A voracious reader – before he settled down he had a pile of books on one side of his bed and a pile of girls on the other – the legendary club owner was a ceaseless promoter of my books and on every publication day he would send me a bottle of vintage Dom Perignon.
Peter, above, loved literature as much as strippers.
He would turn up at my book launches, flaxen locks flowing, invariably in the company of some young stunner.
He was kind and generous to people who could do nothing for him.
Surrounded by half-naked beauties and inebriated celebrities, I never saw him treat anyone with anything other than humour and respect.
I will remember Peter as the definition of a gentleman.
Put fear in thugs
WHEN 100-year-old widow Zofija Kaczan, above, is killed with a broken neck after a mugger stole her handbag, it is painfully clear the criminal class have no fear of courts, police or punishment.
They are right to be unafraid.
With almost 90 per cent of violent crimes going unpunished, criminals have a good chance of getting away with murder.
It is time to put some fear back in these low-lifes.
Sadly, there is no chance of our leaders even discussing the subject of capital punishment.
They would rather live in a country where a 100-year-old woman can have her neck broken for the contents of her handbag.
Jez fest past best
JEREMY CORBYN’S Live Labour festival was meant to be where our wizened hero would bask in the adoration of the young and impressionable, as he did when he made a speech before hip-hop duo Run The Jewels’ set at Glastonbury last year.
Sadly, Labour are struggling to flog tickets for next weekend’s event at White Hart Lane – and it’s only the recreation ground!
Glastonbury was the peak of: “Oh, Jeremy Corbyn!”
Life will never get better for the grizzled old IRA groupie.
Live Labour is likely to be far more: “Oh dear, Jeremy Corbyn.”
EU mess is unholy, reverend
THE Archbishop of Canterbury, Justin Welby, reckons the European Union brought “peace, prosperity, compassion for the poor and weak, purpose for the aspirational and hope for all its people”.
God help us!
Youth unemployment in Greece is more than 42 per cent. In Spain it is 35 per cent.
In Italy it is nearly 32 per cent.
Millions of blameless young lives have been blighted as a direct result of the EU’s greatest failure, the euro.
The euro never made economic sense.
It was introduced for purely political reasons.
And for Europe’s young, it has been a catastrophe.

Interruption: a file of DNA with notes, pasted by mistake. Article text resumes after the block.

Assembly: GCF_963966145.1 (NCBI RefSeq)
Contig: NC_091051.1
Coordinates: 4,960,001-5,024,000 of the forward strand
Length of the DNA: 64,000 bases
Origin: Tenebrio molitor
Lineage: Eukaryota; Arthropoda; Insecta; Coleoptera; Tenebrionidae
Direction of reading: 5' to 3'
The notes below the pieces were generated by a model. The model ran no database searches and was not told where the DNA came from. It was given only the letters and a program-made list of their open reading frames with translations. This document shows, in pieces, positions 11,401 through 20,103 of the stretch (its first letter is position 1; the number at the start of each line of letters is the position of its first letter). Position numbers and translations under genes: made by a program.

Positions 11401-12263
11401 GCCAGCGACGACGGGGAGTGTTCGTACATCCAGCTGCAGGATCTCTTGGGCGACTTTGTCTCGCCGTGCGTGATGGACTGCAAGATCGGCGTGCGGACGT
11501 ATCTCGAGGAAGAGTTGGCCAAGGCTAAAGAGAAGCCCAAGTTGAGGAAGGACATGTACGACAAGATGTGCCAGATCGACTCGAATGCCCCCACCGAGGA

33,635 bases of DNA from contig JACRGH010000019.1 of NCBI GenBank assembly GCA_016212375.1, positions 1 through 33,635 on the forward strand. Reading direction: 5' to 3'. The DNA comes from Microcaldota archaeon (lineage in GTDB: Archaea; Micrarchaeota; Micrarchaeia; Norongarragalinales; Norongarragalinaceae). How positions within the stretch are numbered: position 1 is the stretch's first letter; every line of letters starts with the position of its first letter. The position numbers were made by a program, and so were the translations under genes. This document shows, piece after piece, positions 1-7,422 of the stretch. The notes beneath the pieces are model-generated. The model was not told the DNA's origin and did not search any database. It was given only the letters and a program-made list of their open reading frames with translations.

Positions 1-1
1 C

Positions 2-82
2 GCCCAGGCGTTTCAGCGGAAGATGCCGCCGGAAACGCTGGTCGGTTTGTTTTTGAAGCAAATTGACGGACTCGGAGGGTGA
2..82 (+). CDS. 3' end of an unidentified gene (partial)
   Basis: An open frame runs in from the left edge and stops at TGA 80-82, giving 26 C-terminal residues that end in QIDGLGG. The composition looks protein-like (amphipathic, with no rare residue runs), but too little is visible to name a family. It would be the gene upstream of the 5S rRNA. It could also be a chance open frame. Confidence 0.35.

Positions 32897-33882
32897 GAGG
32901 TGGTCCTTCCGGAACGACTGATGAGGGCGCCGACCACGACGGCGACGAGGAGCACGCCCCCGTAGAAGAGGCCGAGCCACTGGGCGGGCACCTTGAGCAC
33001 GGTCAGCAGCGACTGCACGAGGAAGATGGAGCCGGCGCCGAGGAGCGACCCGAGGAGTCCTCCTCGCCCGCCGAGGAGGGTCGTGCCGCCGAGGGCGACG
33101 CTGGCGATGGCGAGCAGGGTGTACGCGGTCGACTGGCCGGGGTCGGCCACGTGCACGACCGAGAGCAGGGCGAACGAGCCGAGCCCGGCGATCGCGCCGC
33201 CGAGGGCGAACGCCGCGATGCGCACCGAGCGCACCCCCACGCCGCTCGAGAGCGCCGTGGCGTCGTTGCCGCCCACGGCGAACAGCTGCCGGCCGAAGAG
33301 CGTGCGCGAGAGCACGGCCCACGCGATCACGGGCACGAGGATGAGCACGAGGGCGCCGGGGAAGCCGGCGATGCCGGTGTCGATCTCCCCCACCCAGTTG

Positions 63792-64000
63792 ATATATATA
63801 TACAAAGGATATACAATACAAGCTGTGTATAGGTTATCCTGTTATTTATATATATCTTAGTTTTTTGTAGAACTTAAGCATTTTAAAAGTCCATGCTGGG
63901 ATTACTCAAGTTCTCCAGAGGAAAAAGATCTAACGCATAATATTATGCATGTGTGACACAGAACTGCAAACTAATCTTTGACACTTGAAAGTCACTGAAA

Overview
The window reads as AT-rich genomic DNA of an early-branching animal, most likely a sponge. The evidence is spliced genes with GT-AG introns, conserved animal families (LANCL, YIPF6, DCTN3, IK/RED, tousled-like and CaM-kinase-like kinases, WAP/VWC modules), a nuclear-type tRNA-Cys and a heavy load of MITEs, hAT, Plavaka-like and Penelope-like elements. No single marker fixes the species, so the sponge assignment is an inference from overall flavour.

Welby should explain exactly how his beloved European Union has promoted prosperity to all the decent, bright, hard-working young people who have had their futures stolen by the EU’s deranged dreams of political integration.
Welby will not have to travel far.
Many of them are in the UK because they can’t get work in their own countries.
Weight a mo', Jamie
JAMIE OLIVER’S anti-obesity campaign is “stigmatising weight”, says a group of dieticians.
Oh, I don’t know.
If a chubby-cheeked, double-chinned chap such as Jamie, above, can seriously be considered an icon of healthy eating, there is hope for all of us.
Jamie is hardly wasting away, is he?
Go now, Theresa, if you won't deliver a Brexit deal
THERESA MAY doesn’t have the will or the wit to deliver Brexit.
Criminally, the Blancmange Lady doesn’t even have the courage to deliver “no deal”.
But this country refuses to remain a forelock-tugging colony of bullying Brussels.
Mrs May and democracy- denying Philip Hammond should stop apologising for Brexit.
And just go now.
I know what Isle like, like
LOVE Island’s latest shower of apprentice celebrities said “like” 245 times on Tuesday’s episode – that’s, like, once every 11 seconds, like.
There was a lot of competition, but most statisticians agree the worst offender was Niall Aslam, when he was eloquently fretting that hunky Adam Collard might have robbed him of romance with popular Kendall Rae-Knight.
“I’m just a bit worried, like, obviously I was trying to give it the front that I didn’t care to try and save face but, like, I didn’t, like, say to her, like, before she went, like, anything.”
My money is on Hayley “What does superficial mean?” Hughes.
You have to like it.